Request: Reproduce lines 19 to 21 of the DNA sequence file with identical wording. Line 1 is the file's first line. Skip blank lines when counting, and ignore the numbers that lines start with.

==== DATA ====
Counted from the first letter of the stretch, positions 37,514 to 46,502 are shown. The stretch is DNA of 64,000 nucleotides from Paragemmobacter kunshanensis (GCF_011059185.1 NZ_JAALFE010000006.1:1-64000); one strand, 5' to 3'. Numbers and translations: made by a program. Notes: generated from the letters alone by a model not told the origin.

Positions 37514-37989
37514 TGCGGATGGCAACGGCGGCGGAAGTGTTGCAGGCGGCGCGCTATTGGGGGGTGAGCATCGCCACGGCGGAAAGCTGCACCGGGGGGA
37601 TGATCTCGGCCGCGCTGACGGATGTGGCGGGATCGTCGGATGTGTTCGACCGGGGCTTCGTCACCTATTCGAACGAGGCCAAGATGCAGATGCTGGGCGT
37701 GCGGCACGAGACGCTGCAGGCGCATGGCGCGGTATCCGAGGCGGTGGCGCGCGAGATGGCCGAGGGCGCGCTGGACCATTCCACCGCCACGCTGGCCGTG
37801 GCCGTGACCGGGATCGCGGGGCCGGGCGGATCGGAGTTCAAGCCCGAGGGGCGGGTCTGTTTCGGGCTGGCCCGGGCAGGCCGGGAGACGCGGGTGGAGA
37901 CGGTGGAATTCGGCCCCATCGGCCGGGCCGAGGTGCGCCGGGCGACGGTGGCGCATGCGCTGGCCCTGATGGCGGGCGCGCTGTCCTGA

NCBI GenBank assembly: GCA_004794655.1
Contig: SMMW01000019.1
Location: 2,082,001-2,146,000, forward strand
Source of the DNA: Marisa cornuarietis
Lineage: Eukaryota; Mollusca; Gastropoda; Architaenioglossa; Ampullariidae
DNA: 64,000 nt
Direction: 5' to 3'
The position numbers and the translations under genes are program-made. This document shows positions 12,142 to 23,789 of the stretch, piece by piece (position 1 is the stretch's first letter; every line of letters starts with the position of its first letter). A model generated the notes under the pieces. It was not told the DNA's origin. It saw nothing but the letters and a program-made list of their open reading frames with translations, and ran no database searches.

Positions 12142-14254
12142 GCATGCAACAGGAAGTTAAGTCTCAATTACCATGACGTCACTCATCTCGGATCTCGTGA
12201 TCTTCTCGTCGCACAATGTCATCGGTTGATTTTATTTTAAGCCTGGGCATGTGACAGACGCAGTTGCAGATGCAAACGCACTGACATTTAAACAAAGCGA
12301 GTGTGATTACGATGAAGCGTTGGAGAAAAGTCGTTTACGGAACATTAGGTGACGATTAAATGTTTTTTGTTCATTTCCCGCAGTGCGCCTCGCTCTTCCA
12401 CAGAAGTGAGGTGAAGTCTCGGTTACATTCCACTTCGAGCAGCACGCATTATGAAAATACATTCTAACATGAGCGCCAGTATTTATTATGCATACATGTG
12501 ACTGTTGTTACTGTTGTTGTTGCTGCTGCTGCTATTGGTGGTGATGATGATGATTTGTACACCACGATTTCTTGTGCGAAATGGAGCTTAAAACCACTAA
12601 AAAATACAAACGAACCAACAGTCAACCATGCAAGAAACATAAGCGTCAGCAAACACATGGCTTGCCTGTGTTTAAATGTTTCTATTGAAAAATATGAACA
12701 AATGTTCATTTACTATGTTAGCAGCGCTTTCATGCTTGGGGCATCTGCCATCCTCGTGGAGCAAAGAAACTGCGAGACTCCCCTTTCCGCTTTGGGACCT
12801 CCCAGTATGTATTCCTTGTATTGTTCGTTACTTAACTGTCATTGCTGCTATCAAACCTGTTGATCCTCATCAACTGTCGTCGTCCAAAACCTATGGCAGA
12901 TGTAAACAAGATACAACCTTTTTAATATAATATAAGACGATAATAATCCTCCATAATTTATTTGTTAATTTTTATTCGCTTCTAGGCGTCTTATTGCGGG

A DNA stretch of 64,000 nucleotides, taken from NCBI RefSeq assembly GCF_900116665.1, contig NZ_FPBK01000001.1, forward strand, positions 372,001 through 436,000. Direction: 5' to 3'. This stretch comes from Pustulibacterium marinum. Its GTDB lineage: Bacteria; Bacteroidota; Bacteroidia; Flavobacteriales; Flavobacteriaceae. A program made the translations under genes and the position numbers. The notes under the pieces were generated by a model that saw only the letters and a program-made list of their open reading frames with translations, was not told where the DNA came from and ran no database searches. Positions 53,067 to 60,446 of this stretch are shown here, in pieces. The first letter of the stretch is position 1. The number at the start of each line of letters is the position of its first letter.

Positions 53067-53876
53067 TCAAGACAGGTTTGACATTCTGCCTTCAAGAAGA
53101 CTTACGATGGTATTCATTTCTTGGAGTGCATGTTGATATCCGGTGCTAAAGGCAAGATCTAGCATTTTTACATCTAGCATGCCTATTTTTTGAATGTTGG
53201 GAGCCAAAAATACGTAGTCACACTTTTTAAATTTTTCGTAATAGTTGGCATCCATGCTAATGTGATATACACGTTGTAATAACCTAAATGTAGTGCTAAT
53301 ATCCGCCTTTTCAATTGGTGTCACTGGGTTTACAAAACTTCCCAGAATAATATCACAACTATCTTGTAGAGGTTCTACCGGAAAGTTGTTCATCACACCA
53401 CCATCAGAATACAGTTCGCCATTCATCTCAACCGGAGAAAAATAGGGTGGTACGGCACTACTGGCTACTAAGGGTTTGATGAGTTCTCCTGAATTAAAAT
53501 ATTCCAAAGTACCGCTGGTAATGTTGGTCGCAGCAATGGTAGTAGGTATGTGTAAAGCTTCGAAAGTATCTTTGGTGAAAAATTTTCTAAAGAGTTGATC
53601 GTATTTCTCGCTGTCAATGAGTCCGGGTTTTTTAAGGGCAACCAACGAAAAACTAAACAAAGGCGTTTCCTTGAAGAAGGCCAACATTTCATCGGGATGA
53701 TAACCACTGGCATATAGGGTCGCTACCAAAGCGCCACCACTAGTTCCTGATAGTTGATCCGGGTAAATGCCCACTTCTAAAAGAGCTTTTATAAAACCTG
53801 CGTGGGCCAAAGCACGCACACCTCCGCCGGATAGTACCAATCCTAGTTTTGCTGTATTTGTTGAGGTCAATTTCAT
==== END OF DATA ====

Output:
12301 GTGTGATTACGATGAAGCGTTGGAGAAAAGTCGTTTACGGAACATTAGGTGACGATTAAATGTTTTTTGTTCATTTCCCGCAGTGCGCCTCGCTCTTCCA
12401 CAGAAGTGAGGTGAAGTCTCGGTTACATTCCACTTCGAGCAGCACGCATTATGAAAATACATTCTAACATGAGCGCCAGTATTTATTATGCATACATGTG
12501 ACTGTTGTTACTGTTGTTGTTGCTGCTGCTGCTATTGGTGGTGATGATGATGATTTGTACACCACGATTTCTTGTGCGAAATGGAGCTTAAAACCACTAA